Your baby comes from a womb that was rarely still and they’re used to and expect to sleep in that kind of environment. Out in the real world, that’s still the way many babies prefer to fall asleep. To help your baby, you can try:

  • Rocking your baby in your arms or on your shoulder. If you have a birth ball or pilates ball kicking around, now’s the time to bring it out. Sit on the ball and gently bounce up and down – it may be just what your baby needs. You can even place your ball in front of the TV which is a definite win.
  • Going for a walk. Not very tempting in the middle of the night, but for daytime naps, a walk with your baby in a pushchair or sling can be the perfect way to get them to doze off. Find out how to choose between a buggy, travel system or all-terrain pushchair to suit your needs.
  • Baby hammock: These are specially designed to be safe and supportive for a sleeping baby and can replace a cot up until your baby is about one year old. They provide a gentle rocking motion and cradle your baby in a secure, natural way, similar to the womb.


The womb is far from a quiet oasis. Scientists have found that the baseline level of sounds in the womb is 88 decibel – as loud as a food blender. Many newborn babies sleep best with constant background noise, and there are several ways you can make the sleep environment more suited to their preferences.

These are some of the things you can try:

  • Shushing or singing lullabys: This one’s a classic, and it’s been shown that rhythmic shushing actually emulates the sound of blood flowing to the placenta, which is why it’s so popular with young babies.
  • White-noise generators or apps: There are specific machines that emit a variety of sounds that are supposed to soothe your baby to sleep. Most devices have a selection of ambient nature sounds, womb sounds and songs. If you’d prefer something a bit simpler, there are also apps for white noise specifically for babies, which you can download and play from your phone.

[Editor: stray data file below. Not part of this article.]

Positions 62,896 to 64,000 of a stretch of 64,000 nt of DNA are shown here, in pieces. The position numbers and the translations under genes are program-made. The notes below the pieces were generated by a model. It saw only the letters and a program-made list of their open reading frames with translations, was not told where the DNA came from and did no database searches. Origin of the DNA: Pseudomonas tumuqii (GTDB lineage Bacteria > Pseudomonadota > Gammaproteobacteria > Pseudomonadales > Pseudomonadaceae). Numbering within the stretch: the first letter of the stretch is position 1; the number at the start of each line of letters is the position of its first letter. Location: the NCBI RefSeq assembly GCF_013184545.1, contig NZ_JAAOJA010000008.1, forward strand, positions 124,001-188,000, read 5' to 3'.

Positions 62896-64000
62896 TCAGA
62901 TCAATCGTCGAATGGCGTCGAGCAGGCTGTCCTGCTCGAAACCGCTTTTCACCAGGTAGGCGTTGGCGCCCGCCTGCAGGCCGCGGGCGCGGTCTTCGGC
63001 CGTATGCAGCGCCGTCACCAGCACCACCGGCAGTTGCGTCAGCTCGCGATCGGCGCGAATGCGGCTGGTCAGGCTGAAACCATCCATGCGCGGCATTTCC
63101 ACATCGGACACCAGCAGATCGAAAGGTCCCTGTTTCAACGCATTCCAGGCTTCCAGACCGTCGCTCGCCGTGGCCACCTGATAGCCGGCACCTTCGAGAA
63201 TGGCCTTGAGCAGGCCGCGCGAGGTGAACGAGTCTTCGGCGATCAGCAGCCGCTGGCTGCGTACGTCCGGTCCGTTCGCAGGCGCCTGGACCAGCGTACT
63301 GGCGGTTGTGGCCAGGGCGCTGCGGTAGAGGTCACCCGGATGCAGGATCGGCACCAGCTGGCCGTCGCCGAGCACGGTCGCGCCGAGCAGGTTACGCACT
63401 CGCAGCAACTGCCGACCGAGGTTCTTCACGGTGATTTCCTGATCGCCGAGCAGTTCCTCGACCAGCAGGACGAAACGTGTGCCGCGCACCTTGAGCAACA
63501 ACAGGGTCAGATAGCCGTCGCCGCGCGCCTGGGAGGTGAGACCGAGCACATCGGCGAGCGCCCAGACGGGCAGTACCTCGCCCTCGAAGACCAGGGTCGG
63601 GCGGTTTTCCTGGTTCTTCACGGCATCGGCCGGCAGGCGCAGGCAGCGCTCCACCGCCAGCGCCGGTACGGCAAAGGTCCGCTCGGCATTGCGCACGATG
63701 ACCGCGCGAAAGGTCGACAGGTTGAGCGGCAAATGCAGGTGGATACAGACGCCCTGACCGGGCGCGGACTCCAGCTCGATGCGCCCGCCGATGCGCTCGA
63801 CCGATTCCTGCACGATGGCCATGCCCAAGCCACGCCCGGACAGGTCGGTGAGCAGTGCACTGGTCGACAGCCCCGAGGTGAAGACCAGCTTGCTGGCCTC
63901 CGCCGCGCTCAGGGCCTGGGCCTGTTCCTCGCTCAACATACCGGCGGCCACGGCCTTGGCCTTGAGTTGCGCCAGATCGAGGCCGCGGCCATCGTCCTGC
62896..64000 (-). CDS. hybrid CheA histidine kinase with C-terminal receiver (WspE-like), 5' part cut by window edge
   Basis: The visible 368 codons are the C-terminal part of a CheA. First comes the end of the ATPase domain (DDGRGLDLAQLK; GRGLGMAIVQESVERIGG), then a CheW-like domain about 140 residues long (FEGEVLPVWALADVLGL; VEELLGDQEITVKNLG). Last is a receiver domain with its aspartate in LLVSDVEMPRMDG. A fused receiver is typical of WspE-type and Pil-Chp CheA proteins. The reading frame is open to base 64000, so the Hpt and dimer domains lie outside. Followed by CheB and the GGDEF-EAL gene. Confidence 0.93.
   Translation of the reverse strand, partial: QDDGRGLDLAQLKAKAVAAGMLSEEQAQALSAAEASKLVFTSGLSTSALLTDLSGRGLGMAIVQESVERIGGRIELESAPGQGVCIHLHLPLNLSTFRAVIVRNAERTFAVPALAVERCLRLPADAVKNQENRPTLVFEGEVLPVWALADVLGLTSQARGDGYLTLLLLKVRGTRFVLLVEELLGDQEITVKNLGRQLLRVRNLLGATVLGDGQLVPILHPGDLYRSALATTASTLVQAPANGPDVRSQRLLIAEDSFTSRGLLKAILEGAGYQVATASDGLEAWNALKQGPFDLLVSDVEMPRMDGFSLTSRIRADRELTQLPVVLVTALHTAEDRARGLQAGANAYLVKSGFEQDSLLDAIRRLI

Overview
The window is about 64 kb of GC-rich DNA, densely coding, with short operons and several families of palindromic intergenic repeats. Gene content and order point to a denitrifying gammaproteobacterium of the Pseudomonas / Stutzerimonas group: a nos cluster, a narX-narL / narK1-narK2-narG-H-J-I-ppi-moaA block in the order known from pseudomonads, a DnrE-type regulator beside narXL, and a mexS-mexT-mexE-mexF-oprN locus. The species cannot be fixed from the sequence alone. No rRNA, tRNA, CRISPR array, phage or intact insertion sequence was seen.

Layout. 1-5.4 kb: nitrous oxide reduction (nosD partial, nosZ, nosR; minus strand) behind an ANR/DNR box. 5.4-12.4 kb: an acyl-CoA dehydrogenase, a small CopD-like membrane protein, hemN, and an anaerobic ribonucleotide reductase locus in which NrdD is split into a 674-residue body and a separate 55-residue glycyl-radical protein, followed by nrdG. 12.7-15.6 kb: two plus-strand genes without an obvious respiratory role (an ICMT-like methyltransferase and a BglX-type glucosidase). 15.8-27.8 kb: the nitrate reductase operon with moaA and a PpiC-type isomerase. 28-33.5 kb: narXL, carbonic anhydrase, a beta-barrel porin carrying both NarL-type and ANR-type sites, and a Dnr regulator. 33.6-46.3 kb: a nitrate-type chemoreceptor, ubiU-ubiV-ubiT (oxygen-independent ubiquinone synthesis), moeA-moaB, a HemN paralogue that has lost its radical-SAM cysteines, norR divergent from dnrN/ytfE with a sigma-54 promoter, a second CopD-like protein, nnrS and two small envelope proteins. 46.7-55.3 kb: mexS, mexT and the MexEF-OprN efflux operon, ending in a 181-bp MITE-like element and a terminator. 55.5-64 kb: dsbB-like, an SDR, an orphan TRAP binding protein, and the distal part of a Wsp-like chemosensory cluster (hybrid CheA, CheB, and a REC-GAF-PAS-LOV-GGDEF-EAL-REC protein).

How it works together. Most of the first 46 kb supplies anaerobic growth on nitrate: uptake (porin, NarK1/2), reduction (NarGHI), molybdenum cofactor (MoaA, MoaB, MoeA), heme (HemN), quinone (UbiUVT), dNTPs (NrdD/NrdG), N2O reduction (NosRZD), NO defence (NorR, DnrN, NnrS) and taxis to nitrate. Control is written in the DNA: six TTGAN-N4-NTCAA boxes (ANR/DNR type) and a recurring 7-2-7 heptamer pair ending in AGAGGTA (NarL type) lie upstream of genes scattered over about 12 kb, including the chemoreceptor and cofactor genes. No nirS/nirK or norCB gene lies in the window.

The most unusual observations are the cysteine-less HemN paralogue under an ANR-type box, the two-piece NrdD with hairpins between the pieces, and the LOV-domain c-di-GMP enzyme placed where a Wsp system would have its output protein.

• Use the washing machine or dishwasher: A more low-tech solution for daytime naps is to let your baby sleep in the kitchen while you’re washing clothes or dishes – the sound level is just right for your little one to nod off. Looking to buy a new machine for your growing family? Make sure you check out our advice on buying the best dishwasher and the most reliable washing machine brands.

Coping with sleep deprivation

As you know, waking up in the night is completely normal biologically for your baby, but that doesn’t mean that it’s easy for you as a parent to get used to. Full-time parenting with a sleep deficit is undoubtedly extremely tough.

While the dark circles under your eyes will become the norm for a while, if you’re finding it particularly hard to cope or have trouble falling asleep even when you have the opportunity to, you may benefit from speaking to a professional. Insomnia, in particular, can be a sign of postnatal depression and there’s help you can get with this.

Finally, know that you’re not alone if you’re awake in the night. There are literally thousands of other parents going through exactly the same thing as you are. Being in an online parenting group can be a real comfort – and can provide you with reassurance and advice even in the middle of the night.

For more tips on how to look after yourself and your partner, see our tips on coping in early parenthood and making the most of paternity leave.